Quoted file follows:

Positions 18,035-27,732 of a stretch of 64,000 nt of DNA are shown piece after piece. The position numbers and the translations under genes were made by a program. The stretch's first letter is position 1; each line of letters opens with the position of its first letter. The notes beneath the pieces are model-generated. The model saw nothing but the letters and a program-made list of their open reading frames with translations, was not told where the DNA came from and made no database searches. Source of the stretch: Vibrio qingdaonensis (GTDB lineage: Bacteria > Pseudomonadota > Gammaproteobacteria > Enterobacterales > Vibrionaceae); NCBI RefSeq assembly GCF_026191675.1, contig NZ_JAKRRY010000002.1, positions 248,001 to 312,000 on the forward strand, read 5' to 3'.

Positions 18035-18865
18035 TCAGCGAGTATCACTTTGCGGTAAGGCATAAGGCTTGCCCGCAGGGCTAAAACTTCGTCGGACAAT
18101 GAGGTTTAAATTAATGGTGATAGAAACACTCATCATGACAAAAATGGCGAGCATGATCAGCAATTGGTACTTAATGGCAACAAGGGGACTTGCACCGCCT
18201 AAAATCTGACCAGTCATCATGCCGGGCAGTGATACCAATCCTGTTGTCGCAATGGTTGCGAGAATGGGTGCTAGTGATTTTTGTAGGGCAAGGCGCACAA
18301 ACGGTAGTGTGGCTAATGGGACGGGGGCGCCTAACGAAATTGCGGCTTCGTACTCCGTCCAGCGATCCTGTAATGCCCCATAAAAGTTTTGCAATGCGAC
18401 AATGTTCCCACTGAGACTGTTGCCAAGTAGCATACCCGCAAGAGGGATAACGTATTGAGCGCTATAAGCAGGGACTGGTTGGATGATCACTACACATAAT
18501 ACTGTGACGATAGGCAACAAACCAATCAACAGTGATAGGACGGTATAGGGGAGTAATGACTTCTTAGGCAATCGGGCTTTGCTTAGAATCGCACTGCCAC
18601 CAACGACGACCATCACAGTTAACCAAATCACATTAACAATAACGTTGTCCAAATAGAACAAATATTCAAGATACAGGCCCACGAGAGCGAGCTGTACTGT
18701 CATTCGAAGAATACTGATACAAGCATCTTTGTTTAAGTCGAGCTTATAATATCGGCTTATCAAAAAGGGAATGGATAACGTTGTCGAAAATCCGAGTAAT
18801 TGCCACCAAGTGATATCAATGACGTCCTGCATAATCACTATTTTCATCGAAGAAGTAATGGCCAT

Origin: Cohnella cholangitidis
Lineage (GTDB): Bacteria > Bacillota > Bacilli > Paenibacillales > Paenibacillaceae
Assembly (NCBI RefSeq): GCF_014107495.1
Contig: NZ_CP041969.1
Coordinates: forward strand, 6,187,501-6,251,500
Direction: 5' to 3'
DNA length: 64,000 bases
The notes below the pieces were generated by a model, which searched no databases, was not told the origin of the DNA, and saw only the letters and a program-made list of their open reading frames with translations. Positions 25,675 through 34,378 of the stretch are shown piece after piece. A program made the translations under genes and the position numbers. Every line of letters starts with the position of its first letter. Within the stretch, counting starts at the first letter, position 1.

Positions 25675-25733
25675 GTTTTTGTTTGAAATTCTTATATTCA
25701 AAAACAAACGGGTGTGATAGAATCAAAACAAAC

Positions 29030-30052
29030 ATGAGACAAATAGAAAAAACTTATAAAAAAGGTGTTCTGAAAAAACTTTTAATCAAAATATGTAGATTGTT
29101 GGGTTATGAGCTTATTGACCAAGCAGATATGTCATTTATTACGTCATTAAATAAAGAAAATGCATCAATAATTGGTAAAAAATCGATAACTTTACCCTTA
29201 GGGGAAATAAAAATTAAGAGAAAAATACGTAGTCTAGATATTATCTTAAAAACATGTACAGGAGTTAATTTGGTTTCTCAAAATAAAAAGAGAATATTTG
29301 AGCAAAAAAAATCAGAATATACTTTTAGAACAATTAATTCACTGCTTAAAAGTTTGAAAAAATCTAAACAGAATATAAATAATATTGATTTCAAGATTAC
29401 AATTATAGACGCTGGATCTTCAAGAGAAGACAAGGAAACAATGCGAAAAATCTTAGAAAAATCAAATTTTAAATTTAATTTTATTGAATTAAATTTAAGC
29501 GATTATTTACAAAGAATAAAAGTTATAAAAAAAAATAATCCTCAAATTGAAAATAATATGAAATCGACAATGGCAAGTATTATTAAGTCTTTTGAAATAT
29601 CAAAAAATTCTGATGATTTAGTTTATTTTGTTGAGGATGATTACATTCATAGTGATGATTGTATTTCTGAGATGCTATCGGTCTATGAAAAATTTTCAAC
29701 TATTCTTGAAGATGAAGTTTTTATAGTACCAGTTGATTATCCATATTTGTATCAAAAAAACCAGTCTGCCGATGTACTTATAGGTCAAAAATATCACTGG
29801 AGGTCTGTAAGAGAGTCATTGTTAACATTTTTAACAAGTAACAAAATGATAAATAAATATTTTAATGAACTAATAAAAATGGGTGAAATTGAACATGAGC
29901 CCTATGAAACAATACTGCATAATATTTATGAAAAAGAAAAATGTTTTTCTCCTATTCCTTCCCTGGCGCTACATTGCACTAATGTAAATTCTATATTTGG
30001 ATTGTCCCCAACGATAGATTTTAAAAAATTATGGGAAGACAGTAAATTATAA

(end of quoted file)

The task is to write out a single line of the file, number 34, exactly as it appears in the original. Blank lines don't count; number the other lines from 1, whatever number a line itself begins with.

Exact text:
30001 ATTGTCCCCAACGATAGATTTTAAAAAATTATGGGAAGACAGTAAATTATAA